Developer plans to transform Cambrian Park Plaza into modern urban village


View along Union Avenue in San Jose.  Rendering for Cambrian Park Plaza Mixed-Use Village.
(courtesy Weingarten Realty Investors)

View along Union Avenue in San Jose. Rendering for Cambrian Park Plaza Mixed-Use Village.
(courtesy Weingarten Realty Investors)

View at the corner of Camden and Union Avenues in San Jose. Rendering for Cambrian Park Plaza Mixed-Use Village.
(courtesy Weingarten Realty Investors)

Weingarten Realty and Kenneth Rodriguez architects

Cambrian Park Plaza conceptual images show a view of the future retail, restaurant, hotel, residential and open space complex in southwest San Jose.

Overview rendering for Cambrian Park Plaza Mixed-Use Village.
(courtesy Weingarten Realty Investors)

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Hundreds of townhouses and apartments, a couple of hotels, a convalescent home, a town square and a small park would mix with stores and shops at the renovated Cambrian Park Plaza shopping center, according to recently unveiled preliminary design plans.

Weingarten Realty’s designs depict a modern urban village, which the developer said reflect changes from the original plan to incorporate community feedback. Weingarten initially wanted to revamp the retro retail plaza just for commercial use and then announced last year it would add housing.

After several community meetings and an online survey of more than 1,300 people, Weingarten revealed its latest iteration last week for the 17-acre site at the corner of Camden and Union avenues.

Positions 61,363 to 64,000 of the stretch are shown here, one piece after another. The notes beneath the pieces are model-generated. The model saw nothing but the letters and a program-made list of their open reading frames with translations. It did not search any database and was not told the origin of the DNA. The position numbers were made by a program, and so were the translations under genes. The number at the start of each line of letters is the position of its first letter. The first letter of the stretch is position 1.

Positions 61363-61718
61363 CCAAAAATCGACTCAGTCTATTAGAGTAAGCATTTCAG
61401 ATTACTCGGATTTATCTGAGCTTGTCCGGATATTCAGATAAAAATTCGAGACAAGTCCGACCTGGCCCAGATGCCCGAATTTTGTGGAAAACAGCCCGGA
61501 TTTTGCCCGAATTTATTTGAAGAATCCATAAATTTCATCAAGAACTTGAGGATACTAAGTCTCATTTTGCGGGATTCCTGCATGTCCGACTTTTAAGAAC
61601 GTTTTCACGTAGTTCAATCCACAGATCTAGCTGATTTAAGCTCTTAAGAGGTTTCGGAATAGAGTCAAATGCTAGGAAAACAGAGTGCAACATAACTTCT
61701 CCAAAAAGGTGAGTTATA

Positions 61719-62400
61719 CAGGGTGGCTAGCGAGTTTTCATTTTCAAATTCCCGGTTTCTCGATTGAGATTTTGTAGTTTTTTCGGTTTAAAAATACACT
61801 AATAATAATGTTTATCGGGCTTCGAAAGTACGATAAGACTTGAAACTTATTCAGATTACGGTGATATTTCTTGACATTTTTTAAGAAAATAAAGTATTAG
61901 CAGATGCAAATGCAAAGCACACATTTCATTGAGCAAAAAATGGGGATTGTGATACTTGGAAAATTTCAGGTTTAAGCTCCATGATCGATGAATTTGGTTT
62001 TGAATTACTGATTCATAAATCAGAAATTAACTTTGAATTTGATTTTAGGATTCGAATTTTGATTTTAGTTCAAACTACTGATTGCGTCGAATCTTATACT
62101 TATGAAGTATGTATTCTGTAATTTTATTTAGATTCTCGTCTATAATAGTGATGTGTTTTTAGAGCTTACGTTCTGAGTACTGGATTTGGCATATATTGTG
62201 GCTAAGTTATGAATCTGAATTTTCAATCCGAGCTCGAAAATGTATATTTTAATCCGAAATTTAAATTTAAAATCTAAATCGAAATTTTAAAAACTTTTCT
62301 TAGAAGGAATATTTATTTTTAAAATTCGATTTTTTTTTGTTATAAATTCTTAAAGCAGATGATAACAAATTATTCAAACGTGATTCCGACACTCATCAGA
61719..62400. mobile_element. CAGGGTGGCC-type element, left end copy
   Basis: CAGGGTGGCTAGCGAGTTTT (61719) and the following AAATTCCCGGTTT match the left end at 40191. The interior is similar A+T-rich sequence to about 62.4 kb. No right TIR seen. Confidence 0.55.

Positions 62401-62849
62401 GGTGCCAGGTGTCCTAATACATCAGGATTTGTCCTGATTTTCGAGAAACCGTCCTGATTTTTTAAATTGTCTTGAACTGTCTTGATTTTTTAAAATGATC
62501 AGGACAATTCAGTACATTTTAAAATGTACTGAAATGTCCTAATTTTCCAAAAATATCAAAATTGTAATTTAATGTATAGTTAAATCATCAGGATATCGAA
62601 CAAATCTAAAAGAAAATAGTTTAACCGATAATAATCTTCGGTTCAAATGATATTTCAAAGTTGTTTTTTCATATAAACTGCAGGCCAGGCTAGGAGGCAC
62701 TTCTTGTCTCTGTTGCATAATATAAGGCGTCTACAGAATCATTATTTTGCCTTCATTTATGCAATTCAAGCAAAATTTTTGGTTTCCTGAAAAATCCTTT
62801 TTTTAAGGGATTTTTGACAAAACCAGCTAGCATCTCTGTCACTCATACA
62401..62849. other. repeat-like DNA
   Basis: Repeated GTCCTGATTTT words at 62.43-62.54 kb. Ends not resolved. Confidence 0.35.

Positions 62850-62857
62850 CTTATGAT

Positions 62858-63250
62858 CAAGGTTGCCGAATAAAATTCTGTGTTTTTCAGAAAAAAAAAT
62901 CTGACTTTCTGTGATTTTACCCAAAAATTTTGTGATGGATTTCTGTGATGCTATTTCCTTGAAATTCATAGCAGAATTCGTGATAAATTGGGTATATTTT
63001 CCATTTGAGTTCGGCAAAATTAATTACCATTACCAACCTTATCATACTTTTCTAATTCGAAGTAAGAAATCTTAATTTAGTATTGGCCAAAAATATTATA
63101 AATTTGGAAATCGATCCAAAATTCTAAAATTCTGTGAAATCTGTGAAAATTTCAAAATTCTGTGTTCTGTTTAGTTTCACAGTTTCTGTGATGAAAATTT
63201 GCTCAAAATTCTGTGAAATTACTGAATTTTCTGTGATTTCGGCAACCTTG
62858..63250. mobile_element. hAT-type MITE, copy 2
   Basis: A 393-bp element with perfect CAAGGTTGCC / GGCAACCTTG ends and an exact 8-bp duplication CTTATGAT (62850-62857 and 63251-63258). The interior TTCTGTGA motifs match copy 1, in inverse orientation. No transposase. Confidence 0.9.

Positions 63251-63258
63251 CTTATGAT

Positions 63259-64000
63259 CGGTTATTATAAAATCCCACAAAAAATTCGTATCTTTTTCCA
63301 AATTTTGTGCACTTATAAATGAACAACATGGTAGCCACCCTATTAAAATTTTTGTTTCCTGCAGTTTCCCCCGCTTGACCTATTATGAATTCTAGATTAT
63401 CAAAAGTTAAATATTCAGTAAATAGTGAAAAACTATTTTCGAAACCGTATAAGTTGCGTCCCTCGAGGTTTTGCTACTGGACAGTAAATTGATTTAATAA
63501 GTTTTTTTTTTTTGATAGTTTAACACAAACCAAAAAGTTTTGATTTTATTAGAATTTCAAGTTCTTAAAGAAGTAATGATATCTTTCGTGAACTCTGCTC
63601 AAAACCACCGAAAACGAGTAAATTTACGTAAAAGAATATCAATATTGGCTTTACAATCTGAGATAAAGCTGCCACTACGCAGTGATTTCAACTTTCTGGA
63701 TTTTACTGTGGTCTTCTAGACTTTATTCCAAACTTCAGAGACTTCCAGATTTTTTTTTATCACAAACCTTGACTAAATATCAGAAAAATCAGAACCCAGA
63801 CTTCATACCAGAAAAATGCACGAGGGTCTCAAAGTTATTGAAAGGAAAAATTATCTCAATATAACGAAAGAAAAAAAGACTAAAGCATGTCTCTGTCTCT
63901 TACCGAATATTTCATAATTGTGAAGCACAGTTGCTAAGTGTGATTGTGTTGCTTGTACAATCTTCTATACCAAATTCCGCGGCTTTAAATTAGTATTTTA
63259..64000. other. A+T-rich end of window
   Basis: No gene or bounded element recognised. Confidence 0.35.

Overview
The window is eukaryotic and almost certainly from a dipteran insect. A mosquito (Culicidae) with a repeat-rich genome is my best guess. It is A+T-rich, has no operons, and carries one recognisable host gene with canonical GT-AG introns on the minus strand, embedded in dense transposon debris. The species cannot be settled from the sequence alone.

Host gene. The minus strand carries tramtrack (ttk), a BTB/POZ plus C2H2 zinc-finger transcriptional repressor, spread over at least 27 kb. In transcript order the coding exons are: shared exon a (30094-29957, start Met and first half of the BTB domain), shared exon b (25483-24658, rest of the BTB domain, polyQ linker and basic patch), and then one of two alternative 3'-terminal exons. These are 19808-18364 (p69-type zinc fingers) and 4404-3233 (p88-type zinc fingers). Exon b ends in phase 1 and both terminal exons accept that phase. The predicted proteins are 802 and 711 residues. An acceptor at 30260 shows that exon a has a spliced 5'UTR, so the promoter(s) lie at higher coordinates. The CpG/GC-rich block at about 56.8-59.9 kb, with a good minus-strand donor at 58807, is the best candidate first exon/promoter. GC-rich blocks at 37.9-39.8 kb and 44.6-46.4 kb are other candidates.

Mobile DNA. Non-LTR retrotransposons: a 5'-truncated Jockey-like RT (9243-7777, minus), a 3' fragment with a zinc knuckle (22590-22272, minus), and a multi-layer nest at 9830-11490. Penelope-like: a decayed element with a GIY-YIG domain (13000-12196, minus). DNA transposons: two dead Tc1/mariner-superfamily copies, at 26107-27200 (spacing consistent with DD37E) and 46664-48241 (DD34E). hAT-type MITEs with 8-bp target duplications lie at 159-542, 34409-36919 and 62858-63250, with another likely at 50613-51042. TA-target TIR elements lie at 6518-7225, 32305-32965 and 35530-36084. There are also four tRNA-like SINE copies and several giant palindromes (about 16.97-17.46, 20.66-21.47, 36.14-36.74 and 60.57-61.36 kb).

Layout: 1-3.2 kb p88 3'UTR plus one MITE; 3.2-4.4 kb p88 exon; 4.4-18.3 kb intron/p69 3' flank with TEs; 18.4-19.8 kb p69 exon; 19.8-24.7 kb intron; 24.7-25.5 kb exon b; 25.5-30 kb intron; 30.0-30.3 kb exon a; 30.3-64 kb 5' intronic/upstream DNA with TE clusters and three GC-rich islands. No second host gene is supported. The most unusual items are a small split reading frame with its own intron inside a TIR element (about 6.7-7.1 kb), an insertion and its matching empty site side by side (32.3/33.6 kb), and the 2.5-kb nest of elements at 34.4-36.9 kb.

Several renderings show sleek, contemporary structures in cool neutral tones with minimalist elements and floor-to-ceiling windows. Abstract metal sculptures and twinkling string lights would decorate an outdoor seating area.

Local architecture firm Kenneth Rodrigues and Partners drew inspiration from such places as downtown Los Gatos and Campbell and Cupertino’s Main Street, according to Weingarten, which paid $49 million for the property more than two years ago.

“Weingarten worked hard to improve the village plan to address all of the feedback,” company spokeswoman Carrie Murray said in an email.

The iconic carousel sign that has greeted shoppers for more than 60 years would be relocated to the one-acre park planned …read more

Source:: The Mercury News

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